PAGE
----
Am I…?

…an alcoholic?

This question has truly plagued me the past couple of years. And today, I read another blog discussing the proverbial “yets” that are the warning signs for alcoholics that recognize their ailment before having any major negative impacts to their lives. But the “yets” might also be the exact reason some people simply do not drink to excess. But it also makes me wonder where I sit in this questioning?

The truth of the matter is that I’m not sure I am an alcoholic. I am under the impression that alcoholics can’t stop drinking after one drink, but I do stop. I typically stop after two or three beers. Granted, I have had times where I drank a 6-pack or more, but those were rare circumstances. There have also been times where I drank “hard stuff” and I stopped because I didn’t like what it did to me, I didn’t like how I felt when I woke up after having drank hard stuff. An alcoholic has no ability to stop after the first drink, but I do stop on a regular basis.

I didn’t drink a beer today. I made the decision not to, because I had some leftover food in the little refrigerator in my hotel room. I also decided that I probably need to be cost conscious right now. An alcoholic wouldn’t care, would they? I’ve also decided on other occasions not to drink a day or two, as well. Plus, I had almost gone a full 90 days, back in April.

I think my main concern is that I use alcohol to numb my mind. I don’t want to think, sometimes, and I know it will have that exact effect. I’m not convincing myself that life will be better, that beer will somehow make me happy. I don’t have that delusion, so that means I’m not an alcoholic, right?

The bottom line is that I don’t know. I simply believe I am capable of not doing it and I believe I am capable of stopping, if I were drinking.


21 thoughts on “Am I…?”

  1. TS, you asked me a while ago if I was alcohol free. I told you no. I have a drink whenever I happen to desire a glass of wine or something a little stronger. The time between those drinks can be a week or two years. I drink when I decide I want a drink.

    That wasn’t always the case. I was raised in a violent and irresponsible alcoholic home and hated every minute of it. They started every day with drink and ended each the same way.

    I left home at 17 determined not to be like them. Then life showed me how cruel and uncertain it could be and I started to handle it the way I’d learned as a child. By the time I was in my thirties I was drinking alone and at all times of the day. I drank whenever I didn’t want to feel the pain.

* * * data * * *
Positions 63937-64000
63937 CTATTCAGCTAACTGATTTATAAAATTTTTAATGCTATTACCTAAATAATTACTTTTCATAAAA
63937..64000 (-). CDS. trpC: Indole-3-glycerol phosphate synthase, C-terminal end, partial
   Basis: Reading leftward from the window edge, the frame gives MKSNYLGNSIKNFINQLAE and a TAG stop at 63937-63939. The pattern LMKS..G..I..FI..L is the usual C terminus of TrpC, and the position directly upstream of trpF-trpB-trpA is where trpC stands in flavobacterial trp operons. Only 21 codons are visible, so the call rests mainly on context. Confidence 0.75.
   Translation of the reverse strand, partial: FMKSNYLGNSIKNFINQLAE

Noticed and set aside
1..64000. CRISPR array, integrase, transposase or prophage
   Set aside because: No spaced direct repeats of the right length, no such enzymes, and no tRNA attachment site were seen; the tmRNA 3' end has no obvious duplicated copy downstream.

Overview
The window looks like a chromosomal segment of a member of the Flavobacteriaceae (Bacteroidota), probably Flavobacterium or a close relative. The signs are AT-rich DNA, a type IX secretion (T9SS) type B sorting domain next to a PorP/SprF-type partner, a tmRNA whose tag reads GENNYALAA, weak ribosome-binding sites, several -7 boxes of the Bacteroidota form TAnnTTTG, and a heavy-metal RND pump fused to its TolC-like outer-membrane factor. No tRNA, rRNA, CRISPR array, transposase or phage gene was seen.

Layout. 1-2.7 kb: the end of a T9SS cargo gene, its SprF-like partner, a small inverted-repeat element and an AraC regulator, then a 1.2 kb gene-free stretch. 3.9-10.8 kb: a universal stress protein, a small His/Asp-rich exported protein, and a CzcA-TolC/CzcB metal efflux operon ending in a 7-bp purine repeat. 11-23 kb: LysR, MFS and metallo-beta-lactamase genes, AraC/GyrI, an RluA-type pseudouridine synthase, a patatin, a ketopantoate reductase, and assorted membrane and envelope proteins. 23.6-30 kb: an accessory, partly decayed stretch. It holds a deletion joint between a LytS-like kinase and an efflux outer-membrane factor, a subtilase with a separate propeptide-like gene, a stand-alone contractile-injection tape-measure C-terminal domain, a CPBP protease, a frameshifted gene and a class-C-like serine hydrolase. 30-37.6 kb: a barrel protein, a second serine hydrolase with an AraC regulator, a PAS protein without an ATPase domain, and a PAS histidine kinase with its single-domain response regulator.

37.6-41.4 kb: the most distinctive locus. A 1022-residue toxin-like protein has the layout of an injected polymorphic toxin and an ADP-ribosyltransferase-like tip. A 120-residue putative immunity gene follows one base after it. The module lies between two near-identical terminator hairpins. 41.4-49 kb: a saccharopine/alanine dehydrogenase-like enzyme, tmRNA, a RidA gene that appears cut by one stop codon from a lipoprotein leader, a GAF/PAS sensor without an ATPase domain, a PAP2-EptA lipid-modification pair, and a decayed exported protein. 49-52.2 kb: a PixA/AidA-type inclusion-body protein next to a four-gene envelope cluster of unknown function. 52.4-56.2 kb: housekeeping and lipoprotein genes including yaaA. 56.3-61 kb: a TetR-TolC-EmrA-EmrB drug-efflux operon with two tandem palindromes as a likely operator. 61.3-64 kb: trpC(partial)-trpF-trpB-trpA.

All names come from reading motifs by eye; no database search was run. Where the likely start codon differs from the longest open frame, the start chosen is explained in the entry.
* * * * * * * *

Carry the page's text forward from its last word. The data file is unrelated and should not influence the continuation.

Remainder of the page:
I never missed a day of work, I made it to church every Sunday, I made it to every sporting event and I was always dependable. I was becoming my father – a functional alcoholic. The day that hit me between the eyes, I poured the liquor/wine out and started dealing with and healing the pain.

    I refused then and refuse now to be controlled by anything other than my own mind, heart and soul. Even if it hurts.

    You know why you’re drinking and you know the effect it can and will have on you. You know if it’s relaxing or if it’s avoiding. You know because you are a wise soul. Do what you need to do to get where you want to be. Many people believe in you; myself included.

    Liked by 4 people

    1. Although, this whole comment is meaningful, one thins slaps me upside the face: “I refused then and refuse now to be controlled by anything other than my own mind, heart and soul. Even if it hurts.”

      You are correct. I appreciate and value your directness. โค

      Liked by 1 person

  2. My step dad went thru a phase after his first marriage when he drank a lot. He stopped for quite a while, went to AA and continues to go to al-anon 40 plus years later. I’ve seen him have a drink or two but never to excess, like you said, he used the alcohol to numb pain and life. Then he stopped

    Liked by 1 person

  3. In my opinion, an addiction is when you feel you need something to cope with every day life. When you can’t stop it. Like I don’t have a lot of sugar but I have a sugar addiction. There’s moments where I feel if I don’t have sugar I’m going to lose it. I had a friend who only had two cigarettes a day. When partying the number could go up to ten but he rarely partied so it was rare that he smoked thatmuch. However, when he tried to stop, he obsessed about it. He started smoking around 6 a day In the week he tried to stop. But that’s just my opinion. I wouldn’t label yourself an alcoholic. There’s no need for labels In life. I think it’s just about being aware and you seem like you are aware of your intake. It’s not like you think you don’t drink a lot or think you only drink on weekends bur the person you live with would say you drink about 3 cans/bottles/cups on average every night and they can’t remember when they spent a sober night with you. I think then drinking would be an issue. But it seems you have this together.

    Liked by 1 person

  4. I don’t think you are an alcoholic. I never have.The simple fact that you can stop and choose days when you don’t drink says it.
    I drink in similar ways. I can spend weeks without having a single drink and then there comes that horrible days when evething is against you at work and you just think to yourself “I need a bloody drink. Strong!”
    Then come some weekends, you want to relax and you have a few too many. So what? We are allowed.
    That’s just my opinion…

    Liked by 1 person

  5. Have you tried sitting in on an AA meeting and just listening? You don’t have to speak or explain why you’re there. Just tell them you want to come for a week or two and listen.

    If you decide it isn’t for you, you can just stop going. No worries. It’s just information gathering.

    Liked by 1 person

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